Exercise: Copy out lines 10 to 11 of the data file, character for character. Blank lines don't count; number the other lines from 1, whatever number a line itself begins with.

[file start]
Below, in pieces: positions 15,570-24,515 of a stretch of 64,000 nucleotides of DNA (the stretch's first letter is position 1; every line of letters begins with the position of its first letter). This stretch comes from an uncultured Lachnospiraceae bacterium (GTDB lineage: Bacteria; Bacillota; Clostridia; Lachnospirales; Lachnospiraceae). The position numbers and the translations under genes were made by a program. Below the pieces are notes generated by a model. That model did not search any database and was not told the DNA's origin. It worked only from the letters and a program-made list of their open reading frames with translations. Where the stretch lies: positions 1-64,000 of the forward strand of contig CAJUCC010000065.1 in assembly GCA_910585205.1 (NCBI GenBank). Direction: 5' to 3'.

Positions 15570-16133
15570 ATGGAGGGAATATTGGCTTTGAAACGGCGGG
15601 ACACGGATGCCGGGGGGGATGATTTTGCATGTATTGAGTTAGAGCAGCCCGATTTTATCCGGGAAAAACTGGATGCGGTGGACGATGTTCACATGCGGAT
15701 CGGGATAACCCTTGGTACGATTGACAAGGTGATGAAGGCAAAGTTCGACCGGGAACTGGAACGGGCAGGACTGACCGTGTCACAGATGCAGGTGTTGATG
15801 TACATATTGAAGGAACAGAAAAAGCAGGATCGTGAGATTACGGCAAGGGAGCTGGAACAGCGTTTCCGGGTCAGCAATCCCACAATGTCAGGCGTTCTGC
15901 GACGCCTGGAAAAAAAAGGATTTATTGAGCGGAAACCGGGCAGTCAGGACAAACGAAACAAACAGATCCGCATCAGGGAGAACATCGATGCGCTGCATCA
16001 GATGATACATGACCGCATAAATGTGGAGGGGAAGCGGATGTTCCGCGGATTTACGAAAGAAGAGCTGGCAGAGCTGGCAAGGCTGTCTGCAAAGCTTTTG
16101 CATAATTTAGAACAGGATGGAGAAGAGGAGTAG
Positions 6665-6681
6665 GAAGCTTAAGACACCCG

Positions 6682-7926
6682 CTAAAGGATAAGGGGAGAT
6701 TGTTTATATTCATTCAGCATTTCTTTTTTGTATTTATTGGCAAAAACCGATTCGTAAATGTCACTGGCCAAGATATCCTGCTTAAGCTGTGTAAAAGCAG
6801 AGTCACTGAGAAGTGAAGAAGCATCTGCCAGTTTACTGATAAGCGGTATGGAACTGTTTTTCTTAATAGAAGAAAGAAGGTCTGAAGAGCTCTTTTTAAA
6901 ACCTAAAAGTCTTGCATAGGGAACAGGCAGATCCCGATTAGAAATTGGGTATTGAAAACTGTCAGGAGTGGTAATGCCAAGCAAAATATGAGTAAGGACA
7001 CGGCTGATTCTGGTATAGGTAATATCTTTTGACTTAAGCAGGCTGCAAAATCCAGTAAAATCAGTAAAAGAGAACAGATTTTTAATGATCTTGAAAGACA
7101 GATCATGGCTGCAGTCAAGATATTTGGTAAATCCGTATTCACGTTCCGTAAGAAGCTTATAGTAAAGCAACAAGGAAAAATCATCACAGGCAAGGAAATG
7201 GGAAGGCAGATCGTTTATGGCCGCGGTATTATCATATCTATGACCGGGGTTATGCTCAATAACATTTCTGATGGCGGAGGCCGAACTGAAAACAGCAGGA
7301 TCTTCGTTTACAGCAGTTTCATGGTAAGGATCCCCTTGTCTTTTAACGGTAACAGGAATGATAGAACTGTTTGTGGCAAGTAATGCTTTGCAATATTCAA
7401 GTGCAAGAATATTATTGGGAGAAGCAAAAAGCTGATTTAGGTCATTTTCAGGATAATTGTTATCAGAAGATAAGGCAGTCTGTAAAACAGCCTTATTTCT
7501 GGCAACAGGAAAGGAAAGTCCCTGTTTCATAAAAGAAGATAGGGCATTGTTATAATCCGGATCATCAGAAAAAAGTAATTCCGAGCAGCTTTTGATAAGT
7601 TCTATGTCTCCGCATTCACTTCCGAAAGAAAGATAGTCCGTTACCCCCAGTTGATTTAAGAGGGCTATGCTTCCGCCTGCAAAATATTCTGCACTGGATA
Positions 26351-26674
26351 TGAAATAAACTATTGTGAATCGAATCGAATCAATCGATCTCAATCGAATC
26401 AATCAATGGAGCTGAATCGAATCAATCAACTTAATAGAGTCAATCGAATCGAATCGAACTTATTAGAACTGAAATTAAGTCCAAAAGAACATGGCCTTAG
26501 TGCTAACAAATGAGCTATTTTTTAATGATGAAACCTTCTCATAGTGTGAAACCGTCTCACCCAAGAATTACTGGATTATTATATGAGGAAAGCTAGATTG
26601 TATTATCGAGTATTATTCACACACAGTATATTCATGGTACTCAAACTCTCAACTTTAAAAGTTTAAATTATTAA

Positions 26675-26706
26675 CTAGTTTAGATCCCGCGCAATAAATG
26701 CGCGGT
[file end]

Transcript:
Positions 6665-6681
6665 GAAGCTTAAGACACCCG